AsphaltPro: We know the asphalt industry doesn’t require a four-year college degree to jump in and excel, but you mentioned some great courses available in Illinois, like the Level III in asphalt, the 5-day aggregate certification and the Level III in concrete, for anyone wishing to level up to quality control manager. Could you share with readers an experience you found invaluable from those courses?
Beth Conley: Yes, the State of Illinois Department of Transportation has a great set of classes anyone can take through Lakeland College to help you advance in the asphalt industry. I was encouraged to take the classes early on.
They are all 3- to 5-day classes. Upon completion, you receive a certificate that allows you to work as QC or as QA on any construction site, quarry or plant in different capacities. They have aggregate, asphalt and concrete levels 1 through 3. I have completed my 5-day aggregate class and have a Level 3 in concrete and asphalt. The classes have been very helpful in problem solving and discussing specifications with our customers. Plus, you can meet a lot of good people. Many of the connections I made back then, I still work with today.
AsphaltPro: Could you share with the readers what your job as a sales manager for Superior Asphalt Materials requires of you?
Beth Conley: In my role as sales manager, I am in charge of the customer experience from beginning to end. I work with the customer on bidding and pricing. Then when the job starts, they will call me to get their order set up. I usually visit their job site to make sure everything is going well. In the billing process, I review their invoices to verify their billing matches their quote and follow up with them if necessary on payment. I’d like to think our customer experience is the reason they continue to come back.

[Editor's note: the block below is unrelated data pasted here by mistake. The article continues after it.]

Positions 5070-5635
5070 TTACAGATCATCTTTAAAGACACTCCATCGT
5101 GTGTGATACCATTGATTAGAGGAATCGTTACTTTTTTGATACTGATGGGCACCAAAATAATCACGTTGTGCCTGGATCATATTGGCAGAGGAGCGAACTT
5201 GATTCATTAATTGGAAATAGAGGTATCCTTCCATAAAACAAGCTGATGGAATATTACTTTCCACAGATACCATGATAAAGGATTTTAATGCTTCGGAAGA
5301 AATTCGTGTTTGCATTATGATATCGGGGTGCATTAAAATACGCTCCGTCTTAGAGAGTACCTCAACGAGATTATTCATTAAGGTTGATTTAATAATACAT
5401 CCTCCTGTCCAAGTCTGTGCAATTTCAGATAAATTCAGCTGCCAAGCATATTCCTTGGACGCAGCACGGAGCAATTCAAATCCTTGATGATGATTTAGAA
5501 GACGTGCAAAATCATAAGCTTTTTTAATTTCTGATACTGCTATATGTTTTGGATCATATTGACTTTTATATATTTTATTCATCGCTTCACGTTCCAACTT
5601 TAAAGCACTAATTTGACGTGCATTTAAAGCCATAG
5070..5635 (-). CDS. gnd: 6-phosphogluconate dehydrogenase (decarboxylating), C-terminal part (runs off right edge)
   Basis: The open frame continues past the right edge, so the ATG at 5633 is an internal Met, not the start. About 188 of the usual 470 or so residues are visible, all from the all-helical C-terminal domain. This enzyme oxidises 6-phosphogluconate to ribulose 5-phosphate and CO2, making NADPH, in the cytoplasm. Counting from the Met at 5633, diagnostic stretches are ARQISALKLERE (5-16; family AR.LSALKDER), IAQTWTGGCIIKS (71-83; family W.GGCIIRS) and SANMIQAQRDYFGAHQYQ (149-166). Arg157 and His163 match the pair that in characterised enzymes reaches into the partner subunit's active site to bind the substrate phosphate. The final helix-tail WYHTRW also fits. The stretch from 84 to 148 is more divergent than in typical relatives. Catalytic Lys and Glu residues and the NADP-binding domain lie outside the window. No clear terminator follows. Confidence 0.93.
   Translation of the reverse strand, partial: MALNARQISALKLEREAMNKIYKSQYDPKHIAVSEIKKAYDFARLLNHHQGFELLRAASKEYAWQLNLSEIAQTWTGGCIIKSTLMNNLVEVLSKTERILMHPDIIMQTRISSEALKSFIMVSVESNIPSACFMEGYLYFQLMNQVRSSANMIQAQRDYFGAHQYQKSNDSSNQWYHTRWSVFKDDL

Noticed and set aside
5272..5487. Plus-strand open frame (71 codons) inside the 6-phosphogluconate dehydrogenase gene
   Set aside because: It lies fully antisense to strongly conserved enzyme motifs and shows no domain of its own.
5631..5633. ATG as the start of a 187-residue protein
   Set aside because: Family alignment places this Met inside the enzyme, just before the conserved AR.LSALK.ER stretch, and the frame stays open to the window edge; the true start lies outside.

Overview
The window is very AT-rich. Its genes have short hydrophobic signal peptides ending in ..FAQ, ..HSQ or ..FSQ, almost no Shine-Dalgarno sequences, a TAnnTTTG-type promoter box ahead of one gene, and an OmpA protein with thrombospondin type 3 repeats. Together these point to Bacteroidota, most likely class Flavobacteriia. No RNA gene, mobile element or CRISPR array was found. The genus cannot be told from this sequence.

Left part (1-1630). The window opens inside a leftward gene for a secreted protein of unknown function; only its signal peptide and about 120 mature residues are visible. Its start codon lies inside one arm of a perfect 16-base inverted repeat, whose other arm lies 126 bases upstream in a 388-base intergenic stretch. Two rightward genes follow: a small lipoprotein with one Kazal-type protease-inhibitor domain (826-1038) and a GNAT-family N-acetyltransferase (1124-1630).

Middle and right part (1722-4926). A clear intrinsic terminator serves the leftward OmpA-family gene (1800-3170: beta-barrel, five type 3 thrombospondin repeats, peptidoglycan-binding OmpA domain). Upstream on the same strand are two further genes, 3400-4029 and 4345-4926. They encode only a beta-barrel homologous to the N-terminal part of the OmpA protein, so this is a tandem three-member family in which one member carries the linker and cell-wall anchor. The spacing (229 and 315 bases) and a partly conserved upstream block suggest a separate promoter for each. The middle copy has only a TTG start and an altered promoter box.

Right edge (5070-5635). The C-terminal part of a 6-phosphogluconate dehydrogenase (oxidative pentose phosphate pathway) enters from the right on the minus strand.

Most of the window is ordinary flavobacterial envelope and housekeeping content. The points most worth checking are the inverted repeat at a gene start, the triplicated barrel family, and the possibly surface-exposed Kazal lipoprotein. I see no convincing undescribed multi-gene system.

AsphaltPro: Does your role ever involve bringing potential buyers to a plant site prior to a big project to go over mix designs or production schedules, etc.? Could you share with the readers what is intriguing (or stress-inducing) about pre-planning like that?
Beth Conley: We have lots of projects that are a cooperative effort between Quality Control, the plant and the customer. We are very lucky that our guys like to work together for the greater good and the customer’s happiness. There are lots of jobs we send mix designs for approval, get start dates and verify materials for mixes. There is a lot of planning. Sometimes our internal jobs overlap with customer jobs, but we have gotten good at making everyone happy.
AsphaltPro: What about your role with Superior Asphalt Materials is “most cool” to you?
Beth Conley: One of the best parts of my job is watching the company grow. Before me, there was very little outside sales. They brought me in to grow business in outside sales. The numbers are tangible, and it is great to see the progress, but it is also rewarding to see the guys push outside of their comfort zone to grow with the possibilities.